“Pose” star Billy Porter gave an LGBTQ state of the union hours before Donald Trump’s speech last night. Porter criticized the president ad highlighted the many issues that LGBTQ people are facing in the United States.
Sponsored by Logo TV, Porter quickly called out the President as having “painted himself as a friend of the LGBTQ community, while revealing his true colors at every malicious turn”. Porter then described the many acts, including banning transgender people from serving in the US military, and expanding the “conscience rule” that allows healthcare providers to discriminate against queer people. He also mentioned the many anti-LGBTQ judges Trump has appointed whose “influence will be felt long after Trump has left office”.
Porter then highlighted the up rise in hate crimes, citing an FBI statistic saying that hate crimes have hit a 16-year high. He went on to highlight the murders of trans people, which disproportionately affects trans women of color, calling it “no short of an epidemic”. He then suggested that we needed to do more to face this issue, and that we need to “elect officials who recognize it for the crisis that it is”.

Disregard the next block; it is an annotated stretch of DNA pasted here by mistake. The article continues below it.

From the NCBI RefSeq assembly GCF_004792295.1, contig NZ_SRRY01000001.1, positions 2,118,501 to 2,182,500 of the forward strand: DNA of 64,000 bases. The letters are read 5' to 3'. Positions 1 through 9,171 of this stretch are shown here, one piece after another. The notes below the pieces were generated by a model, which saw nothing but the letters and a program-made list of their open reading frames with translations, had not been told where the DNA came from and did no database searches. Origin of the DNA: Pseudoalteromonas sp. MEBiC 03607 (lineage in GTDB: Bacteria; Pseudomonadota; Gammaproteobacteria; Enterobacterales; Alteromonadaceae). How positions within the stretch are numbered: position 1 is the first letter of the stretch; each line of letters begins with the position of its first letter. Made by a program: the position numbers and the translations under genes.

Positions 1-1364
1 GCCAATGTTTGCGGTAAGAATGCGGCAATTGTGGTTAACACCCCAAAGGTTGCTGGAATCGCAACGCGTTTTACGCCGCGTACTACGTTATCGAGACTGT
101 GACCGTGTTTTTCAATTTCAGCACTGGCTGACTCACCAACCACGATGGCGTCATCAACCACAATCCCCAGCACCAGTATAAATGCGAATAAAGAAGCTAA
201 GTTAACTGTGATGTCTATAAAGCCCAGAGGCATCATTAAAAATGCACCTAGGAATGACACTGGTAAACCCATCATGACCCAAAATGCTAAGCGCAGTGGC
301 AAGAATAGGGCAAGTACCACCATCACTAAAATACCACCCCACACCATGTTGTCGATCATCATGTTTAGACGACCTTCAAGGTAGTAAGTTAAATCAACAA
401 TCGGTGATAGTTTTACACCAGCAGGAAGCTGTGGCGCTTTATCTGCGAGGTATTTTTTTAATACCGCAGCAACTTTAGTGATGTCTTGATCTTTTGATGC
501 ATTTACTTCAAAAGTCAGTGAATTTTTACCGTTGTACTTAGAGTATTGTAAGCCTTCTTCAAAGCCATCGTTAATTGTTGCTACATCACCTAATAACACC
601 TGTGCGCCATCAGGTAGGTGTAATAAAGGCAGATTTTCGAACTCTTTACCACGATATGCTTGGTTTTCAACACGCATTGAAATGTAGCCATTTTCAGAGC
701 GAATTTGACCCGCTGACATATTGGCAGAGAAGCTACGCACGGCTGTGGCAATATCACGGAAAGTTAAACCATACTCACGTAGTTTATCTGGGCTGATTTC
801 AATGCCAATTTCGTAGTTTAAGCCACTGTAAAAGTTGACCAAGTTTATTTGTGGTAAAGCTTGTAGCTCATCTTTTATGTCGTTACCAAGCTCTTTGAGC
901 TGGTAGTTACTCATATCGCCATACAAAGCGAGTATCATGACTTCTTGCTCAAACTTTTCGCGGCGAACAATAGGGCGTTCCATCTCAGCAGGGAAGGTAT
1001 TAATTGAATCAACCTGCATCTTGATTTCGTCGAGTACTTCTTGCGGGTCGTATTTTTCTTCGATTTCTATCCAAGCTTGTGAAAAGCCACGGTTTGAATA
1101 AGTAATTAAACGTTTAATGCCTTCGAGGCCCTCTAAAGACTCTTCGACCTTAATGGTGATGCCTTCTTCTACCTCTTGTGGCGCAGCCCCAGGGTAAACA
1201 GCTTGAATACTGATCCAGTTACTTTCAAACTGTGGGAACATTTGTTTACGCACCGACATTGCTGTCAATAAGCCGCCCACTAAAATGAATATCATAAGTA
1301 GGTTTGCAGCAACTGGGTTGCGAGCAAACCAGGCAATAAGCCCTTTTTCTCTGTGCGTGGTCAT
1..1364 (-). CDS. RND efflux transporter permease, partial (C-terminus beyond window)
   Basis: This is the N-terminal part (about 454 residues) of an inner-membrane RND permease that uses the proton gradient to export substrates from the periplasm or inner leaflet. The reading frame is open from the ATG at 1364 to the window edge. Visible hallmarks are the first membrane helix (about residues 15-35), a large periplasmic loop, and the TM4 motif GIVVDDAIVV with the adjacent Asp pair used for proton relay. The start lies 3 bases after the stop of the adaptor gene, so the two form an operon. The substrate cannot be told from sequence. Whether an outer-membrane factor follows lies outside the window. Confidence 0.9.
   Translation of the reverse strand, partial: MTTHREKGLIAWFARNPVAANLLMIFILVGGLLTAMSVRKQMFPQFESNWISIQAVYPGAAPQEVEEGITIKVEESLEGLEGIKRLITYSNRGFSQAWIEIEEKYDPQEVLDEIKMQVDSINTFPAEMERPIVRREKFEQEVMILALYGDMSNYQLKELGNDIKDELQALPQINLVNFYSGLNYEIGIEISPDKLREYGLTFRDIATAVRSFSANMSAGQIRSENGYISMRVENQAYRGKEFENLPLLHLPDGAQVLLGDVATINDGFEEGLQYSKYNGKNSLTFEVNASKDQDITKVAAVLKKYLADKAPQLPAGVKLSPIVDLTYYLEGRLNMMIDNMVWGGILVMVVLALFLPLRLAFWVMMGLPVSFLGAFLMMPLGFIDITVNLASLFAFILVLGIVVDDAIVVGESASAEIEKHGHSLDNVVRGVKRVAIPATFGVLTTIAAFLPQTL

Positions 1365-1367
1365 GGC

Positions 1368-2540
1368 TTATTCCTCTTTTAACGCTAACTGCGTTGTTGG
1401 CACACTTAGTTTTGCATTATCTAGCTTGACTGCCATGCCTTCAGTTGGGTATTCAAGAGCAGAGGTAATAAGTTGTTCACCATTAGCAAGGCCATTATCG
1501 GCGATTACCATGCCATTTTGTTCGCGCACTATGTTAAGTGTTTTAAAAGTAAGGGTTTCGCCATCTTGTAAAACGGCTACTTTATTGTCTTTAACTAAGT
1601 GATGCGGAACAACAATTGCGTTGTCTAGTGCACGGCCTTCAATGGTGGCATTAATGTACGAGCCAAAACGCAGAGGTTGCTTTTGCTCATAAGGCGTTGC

Porter also mentioned that LGBTQ rights are not the only ones under attack. He lists “the erosion of the truth, to the normalization of white supremacy, to the assault on women’s reproductive freedom, to the dangerous othering of immigrants and people of color, to the inhumane treatment of migrants at the border, to the rampant injustices of our criminal justice system, from denying the very existence of climate change, to the frustrating and incredibly disappointing of inaction on gun control” as other pressing issues that “hang in the balance” of Trump’s presidency.
“If now is not the time for drama, child, when is?” Porter lamented. He discussed the danger of being queer in many countries besides the United States, criticizing the “blind eye” turned to queer refugees who are trying to escape their homophobic countries. While listing the lows, such as the law upholding the illegality of gay sex in Kenya, he also mentioned the highs, like the legalization of gay marriage in countries like Taiwan and Northern Ireland.
He closed the speech on a high note, saying that he is proud of those who are speaking out and engaging with their local governments, who are “speaking out in hopes of righting the wrongs occurring all around them”.
Porter’s speech serves as a reminder that LGBTQ rights, as well as so many others are still under attack. He encourages viewers to use the “power of the voting box” come the 2020 elections and ended with the sentiment that “we have far more that connects us than sets us apart”.
USA Today 2/4/20; YouTube 2/4/20